‘I don’t know, I can’t remember.’ He looks tired. More tired than usual, at any rate. ‘It was a long time ago.’
I haven’t got many more letters to read through. I’ve been documenting them as I go. In a way, I am starting the inevitable clear-out in advance. Most unlike me. Every time I find a new photo or a letter of interest, I take it to my grandfather, try to garner extra information that will help me to appropriately catalogue it.
I have left Grandfather to his eggs. He eats much slower these days and doesn’t mind that I no longer wait for him to finish. In a way, I think he enjoys those solitary moments. Now, I reach for the final box of papers. It is a metal tin, black with red stripes passing parallel to the edges of the lid. I grasp it by the smooth handle on top and pop the clasp open.
To my surprise, the box is full of Christmas cards. There are gaudy, glittered pieces that coat my hands in fine dust, mixed in with more traditionalist cards printed with paintings of the nativity scene or an archangel. I pull the first few out of the box, dropping them onto the carpet. I pick one up that depicts a robin sat on a branch, the snow embellished with small sequins. I slide a thumb into the middle of the card and flip it open. I recognise my grandfather’s handwriting where he has dated the card in pencil. ‘1992.’ I recognise the sender’s handwriting, too.
Grandfather hadn’t wanted to be a burden to me as his illness progressed. For a long time, he had ignored his symptoms and continued to see me only on my occasional weekend visits. He collapsed for the first time last November, almost exactly two years after my grandmother had died. I remember picking him up from the hospital. He fell asleep in my car, his open mouth illuminated periodically as we passed below the lights on the motorway. That was when I decided it was my turn to care for him.
I always wondered whether Mum had left because of me, because I had in my own way been a burden to her. I suppose it was partly true. The older Christmas cards she had sent documented the early 1990s, when our nascent offshoot of the family had just begun to burgeon in a small corner of the south east of England. ‘He’s growing ever so big…’ ‘…loves the toy car you sent…’ ‘can’t wait to see you next week, remember we’re bringing the Christmas pudding.’ The cards are neatly stacked in chronological order, oldest at the top, as if to ease the reader in with anecdotes from an optimistic, simpler time.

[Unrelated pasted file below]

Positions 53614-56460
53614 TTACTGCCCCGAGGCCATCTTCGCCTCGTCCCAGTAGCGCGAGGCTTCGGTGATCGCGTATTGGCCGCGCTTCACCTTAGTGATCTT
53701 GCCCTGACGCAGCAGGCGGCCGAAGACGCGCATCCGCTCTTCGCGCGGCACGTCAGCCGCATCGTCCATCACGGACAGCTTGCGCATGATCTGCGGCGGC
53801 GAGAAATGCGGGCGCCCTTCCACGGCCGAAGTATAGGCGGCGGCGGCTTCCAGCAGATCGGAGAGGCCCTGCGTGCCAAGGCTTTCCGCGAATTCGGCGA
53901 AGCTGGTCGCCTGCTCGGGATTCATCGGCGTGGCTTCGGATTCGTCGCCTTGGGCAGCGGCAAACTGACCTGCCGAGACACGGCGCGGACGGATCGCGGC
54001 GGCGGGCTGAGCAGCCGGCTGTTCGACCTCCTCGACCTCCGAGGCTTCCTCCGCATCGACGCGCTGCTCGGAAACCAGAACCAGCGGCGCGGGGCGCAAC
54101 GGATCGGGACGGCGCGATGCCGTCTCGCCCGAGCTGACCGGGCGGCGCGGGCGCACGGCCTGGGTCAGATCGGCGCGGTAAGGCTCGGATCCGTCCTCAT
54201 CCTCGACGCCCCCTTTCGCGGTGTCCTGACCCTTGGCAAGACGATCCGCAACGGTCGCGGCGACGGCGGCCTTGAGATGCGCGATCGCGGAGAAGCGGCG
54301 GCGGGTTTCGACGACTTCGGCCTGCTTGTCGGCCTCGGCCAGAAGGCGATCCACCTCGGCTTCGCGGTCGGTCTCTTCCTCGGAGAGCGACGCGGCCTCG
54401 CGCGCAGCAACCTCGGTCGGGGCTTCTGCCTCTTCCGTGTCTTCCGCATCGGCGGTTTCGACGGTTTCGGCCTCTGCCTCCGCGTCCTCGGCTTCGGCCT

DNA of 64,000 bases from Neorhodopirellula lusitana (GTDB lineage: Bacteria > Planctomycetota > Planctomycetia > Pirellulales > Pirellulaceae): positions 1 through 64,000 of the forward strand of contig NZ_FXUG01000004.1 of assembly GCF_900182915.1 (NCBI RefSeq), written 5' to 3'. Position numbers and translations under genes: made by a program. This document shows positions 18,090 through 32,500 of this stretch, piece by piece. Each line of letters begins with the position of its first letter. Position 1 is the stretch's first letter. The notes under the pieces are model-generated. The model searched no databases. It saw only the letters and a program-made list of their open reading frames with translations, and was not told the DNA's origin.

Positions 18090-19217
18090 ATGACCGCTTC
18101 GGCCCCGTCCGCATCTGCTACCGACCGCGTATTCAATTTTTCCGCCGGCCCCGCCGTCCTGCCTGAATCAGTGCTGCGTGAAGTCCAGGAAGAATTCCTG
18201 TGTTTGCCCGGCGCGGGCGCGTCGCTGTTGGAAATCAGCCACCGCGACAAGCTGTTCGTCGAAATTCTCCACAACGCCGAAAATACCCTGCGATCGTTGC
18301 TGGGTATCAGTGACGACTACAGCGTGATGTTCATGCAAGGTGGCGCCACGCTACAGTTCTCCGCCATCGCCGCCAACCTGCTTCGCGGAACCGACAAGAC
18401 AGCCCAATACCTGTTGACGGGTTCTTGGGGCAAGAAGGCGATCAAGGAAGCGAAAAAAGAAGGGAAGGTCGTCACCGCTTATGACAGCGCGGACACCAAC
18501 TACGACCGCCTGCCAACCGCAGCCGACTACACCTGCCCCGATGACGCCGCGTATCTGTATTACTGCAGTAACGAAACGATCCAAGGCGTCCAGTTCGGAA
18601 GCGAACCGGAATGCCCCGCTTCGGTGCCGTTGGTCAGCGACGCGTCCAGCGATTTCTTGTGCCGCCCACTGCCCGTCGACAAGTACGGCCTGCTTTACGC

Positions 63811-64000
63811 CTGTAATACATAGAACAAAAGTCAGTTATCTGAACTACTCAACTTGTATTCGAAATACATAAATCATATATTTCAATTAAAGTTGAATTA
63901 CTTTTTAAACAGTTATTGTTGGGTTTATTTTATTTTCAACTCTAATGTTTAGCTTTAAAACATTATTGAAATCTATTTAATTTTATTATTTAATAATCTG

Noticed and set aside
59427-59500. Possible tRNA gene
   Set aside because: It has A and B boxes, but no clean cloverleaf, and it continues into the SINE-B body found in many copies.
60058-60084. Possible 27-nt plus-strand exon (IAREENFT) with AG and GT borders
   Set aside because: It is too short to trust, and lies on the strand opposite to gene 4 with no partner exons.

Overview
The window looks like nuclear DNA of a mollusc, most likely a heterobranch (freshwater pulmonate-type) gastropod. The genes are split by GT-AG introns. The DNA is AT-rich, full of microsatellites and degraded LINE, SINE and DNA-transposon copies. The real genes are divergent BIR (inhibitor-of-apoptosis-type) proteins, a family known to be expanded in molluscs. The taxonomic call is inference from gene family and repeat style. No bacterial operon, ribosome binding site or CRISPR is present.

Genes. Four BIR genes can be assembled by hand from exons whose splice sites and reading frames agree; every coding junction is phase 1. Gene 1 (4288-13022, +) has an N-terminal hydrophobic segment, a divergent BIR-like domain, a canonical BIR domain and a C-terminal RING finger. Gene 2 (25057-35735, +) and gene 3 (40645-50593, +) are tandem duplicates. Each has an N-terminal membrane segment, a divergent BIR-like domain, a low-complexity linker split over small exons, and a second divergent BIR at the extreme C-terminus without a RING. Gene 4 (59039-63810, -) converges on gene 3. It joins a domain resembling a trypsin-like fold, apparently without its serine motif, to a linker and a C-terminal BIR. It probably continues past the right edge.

As I get deeper through the stack, fragments of a developing story present themselves to me. ‘Dear Mum and Dad’, they all start. It sits oddly on the page, the fact that this is what Mum called them before they ended up becoming my parents as well. ‘I don’t feel right here, so looking forward to Christmas with you…’ ‘…you mustn’t worry though…’ ‘…see you soon, I’ve baked the Christmas cake.’ Nothing is explicit yet, but I can feel that something is wrong, like Mum had somehow imbued the ink with her anxiety. I pick up the next card. 1998. I suddenly become intensely aware of my own breathing. An illustration from a Flower Fairies book decorates the front of the card. It’s a blonde-haired boy in a dark green tunic, red leggings matching the red berries slung from his waist. The holly fairy. ‘Merry Christmas, Mum and Dad. Hope you’re well.’ That’s all it says.
1998. That was the year Mum left. There are no anecdotes in this card, no warmth or anticipation. The rest of the card is blank except for Grandfather’s pencilled date and what seems to be Mum’s usual signoff.
‘All my love, Marla.’
I shove the cards back into the box like I’m hiding a mess or an embarrassing text. I close the clasp and pick the box up by the handle. I need to speak to my grandfather.
He’s asleep on the couch, where I left him. The air seems a bit thicker than usual as I step into the living room. I still have the Christmas card from 1998 in one hand. The corner digs into my thumb.
He’s fallen asleep. I walk across the rug, picking up the plate he’s left next to him on the floor. The eggs are half-finished and have acquired a slimy sheen. The plate is no longer warm to the touch, and the cutlery is tacky.
‘Grandad, I need to ask you something.’
I reach out to shake him. He seems to move limply as I do so. I move my hand up from his shoulder to his face. His skin is cold.
Mum kept sending them Christmas cards. Every year. The same message in each one, with just slight variations. ‘Merry Christmas, Mum and Dad. Hope you’re well.’ They knew where she was, the whole time. And they never told me, and she kept writing to them, and she never contacted me. She didn’t even ask after me. I sit down on the floor of the living room, keeping my grandfather’s body in the corner of my eye as I open the box again. I tip out the cards onto the carpet and sift through t